Los Angeles Lakers get busy in undrafted free agent market

The Los Angeles Lakers have added four players already in the 2019 undrafted free agent pool.

The Los Angeles Lakers were quiet throughout a majority of the 2019 NBA Draft. By trading the No. 4 overall pick to the New Orleans Pelicans as part of the Anthony Davis package, the team went into the night without a selection.

They were able to get into the second round, agreeing to a trade with the Orlando Magic. With the No. 46 overall pick in the 2019 NBA Draft, the Lakers selected Talen Horton-Tucker out of Iowa State.

While the Lakers waited a little while to get into the draft, they wasted very little time jumping into the undrafted free agent pool.

Because of the pending Davis trade, Los Angeles roster is pretty bare. They have only five players currently on the roster, a number which could drop if they are successful in moving more pieces to create a max salary cap spot.

As a result, they need to get creative in filling out the roster. No one knows what they will do with their cap space in July. Whether they sign multiple players or one max-player, they will need to find cheaper alternatives to fill out the remaining spot. That is where the undrafted free agent market comes into play.

Los Angeles moved quickly to begin finding players to use. Zach Norvell Jr. out of Gonzaga, was signed using one of the two-way contracts the team has available. After that, the team has targeted seasoned players that all played four years collegiately.

Of the three other players signed, Jordan Caroline is probably the most recognizable. Caroline is the son of former NFL standout, Simeon Rice. It was reported that he will be joining the Lakers by Harrison Faigen.

He started his college career at Southern Illinois before transferring to Nevada and truly breaking out. In three years with the Wolf Pack, Caroline averaged 16.6 points, 9.1 rebounds, 2.0 assists, 0.8 steals and 0.3 blocks per game.

Despite standing 6’7″, he spent a majority of his time playing power forward and center at Nevada. He is a bruiser with some playmaking ability, giving him versatility that NBA teams crave. He is also an improved shooter, as he knocked down 36.8 percent of his 3-point attempts. However, his free throw shooting leaves questions whether he will truly improve beyond the arc at the next level.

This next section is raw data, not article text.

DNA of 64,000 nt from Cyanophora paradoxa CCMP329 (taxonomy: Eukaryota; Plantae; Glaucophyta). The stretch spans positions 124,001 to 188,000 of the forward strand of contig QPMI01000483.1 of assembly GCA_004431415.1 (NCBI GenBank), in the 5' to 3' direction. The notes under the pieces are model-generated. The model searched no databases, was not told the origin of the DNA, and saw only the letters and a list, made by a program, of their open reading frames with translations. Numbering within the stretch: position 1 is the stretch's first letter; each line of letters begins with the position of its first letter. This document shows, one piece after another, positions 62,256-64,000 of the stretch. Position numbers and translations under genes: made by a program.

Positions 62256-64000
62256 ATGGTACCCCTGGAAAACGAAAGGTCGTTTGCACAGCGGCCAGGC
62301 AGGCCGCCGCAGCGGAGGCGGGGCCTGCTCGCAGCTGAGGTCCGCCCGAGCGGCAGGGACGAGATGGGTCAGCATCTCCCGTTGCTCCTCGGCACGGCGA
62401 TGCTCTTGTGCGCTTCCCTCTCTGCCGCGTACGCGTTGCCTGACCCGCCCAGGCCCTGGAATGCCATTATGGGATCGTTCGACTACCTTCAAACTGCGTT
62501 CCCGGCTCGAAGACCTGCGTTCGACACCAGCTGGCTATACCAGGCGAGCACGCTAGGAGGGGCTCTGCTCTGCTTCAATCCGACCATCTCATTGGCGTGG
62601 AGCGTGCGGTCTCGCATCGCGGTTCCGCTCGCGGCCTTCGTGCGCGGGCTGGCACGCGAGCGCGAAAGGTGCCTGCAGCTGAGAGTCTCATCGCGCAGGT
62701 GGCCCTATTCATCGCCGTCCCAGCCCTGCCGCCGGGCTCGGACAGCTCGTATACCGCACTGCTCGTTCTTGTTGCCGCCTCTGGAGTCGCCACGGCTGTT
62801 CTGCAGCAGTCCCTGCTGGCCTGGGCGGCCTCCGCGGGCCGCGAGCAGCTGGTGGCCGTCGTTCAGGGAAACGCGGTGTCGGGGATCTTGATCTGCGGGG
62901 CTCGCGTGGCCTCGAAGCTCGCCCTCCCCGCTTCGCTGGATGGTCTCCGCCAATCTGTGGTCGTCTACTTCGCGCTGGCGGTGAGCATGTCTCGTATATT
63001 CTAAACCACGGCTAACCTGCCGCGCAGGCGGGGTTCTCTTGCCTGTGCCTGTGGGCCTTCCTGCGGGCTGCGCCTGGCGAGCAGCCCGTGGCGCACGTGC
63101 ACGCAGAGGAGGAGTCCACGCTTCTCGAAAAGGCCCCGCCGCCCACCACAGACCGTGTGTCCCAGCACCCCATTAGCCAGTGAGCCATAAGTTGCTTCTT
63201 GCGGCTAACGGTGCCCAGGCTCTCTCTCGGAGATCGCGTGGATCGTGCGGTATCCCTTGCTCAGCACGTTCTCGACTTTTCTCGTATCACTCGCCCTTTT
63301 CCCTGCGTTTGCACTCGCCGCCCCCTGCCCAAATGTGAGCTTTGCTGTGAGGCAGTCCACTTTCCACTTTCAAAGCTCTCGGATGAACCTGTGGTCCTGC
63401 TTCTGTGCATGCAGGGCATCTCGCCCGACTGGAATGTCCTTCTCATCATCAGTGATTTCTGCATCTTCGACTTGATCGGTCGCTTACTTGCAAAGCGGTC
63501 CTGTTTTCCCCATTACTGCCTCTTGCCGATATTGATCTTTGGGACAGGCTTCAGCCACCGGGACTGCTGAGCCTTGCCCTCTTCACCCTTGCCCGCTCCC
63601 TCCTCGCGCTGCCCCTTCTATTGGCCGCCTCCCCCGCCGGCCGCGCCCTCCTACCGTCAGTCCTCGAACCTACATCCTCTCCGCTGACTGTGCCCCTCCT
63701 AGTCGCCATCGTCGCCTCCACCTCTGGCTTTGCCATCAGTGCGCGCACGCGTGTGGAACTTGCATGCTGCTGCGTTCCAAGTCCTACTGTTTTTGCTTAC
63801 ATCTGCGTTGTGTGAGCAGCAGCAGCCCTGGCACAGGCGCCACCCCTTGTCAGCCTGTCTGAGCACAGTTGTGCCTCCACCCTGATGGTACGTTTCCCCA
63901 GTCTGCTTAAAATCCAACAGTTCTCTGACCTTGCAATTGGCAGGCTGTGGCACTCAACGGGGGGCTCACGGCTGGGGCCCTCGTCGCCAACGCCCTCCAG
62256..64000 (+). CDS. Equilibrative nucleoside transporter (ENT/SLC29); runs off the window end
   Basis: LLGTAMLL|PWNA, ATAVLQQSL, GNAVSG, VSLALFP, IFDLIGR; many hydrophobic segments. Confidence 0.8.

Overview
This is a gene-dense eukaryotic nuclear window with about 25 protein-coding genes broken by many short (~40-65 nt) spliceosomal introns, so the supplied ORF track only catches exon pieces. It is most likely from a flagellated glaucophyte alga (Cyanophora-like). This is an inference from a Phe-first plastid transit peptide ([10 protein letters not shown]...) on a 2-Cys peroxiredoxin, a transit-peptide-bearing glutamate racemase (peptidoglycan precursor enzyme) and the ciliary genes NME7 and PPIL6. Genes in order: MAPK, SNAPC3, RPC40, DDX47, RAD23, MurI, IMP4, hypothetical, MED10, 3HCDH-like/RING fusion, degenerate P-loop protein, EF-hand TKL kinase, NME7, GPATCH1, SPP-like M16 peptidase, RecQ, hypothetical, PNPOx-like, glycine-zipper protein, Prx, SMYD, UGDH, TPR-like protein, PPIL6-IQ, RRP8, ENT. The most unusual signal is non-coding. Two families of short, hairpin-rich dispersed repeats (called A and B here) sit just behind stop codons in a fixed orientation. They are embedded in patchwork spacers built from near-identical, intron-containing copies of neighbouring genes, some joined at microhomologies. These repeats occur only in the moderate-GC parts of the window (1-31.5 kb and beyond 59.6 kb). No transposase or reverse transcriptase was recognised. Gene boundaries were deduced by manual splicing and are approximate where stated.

Next up is Aric Holman out of Mississippi State. His addition to the Lakers was reported by Chris Haynes of Yahoo Sports.

Holman has the potential to develop into a stretch-4 at the next level. He knocked down 43.3 percent of his 3-point attempts his last two seasons with the Bulldogs while improving his free throw shooting percentage to 72 percent. Those are big improvements upon the 22.5 percent and 61.7 percent he shot his first two seasons.

Holman is a solid rebounder and shot blocker, something the Lakers will need more of this season. Being able to protect the rim on one end of the court and stretch the floor on the other is a combination every NBA team is seeking nowadays.

Last but not least is Devontae Cacok out of UNC-Wilmington. His signing was reported by Jonathan Givony and he reports that the Lakers and Cacok agreed to an Exhibit 10 contract.

An Exhibit 10 contract is a one-year deal for the league minimum salary but includes an optional bonus that ranges from $5K up to $50K. An Exhibit 10 contract is basically an incentive for a player to remain with the team’s affiliate G League.

The Lakers must like Cacok to hand out a contract like that, and with good reason. Cacok was arguably the best rebounder in the nation last season, recording the highest defensive rebounding percentage (34 percent) and overall rebound percentage (24.4 percent) in all of college basketball.

Cacok averaged 12.3 rebounds per game his senior year, which is actually a drop off from the 13.5 he averaged as a junior. He scoring also took a dip, going to 15.2 points per game from 17.7, but his efficiency rose slightly as he made 59 percent as a senior and 58.5 percent as a junior.

Los Angeles is probably hoping they can improve Cacok’s shooting, as that is what truly held him back from getting draft. He shot, and made, only one 3-point attempt in his collegiate career. He made under 60 percent of his free throws as well.

Cacok’s rebounding is what got him a look, but making improvements offensively is what will help him stick in the NBA.

Next: 15 Greatest Draft Steals In Franchise History

Expect to see these four players in action during the Las Vegas Summer League. Check back in at the Lake Show Life in the coming days to see who else may be joining them this summer!

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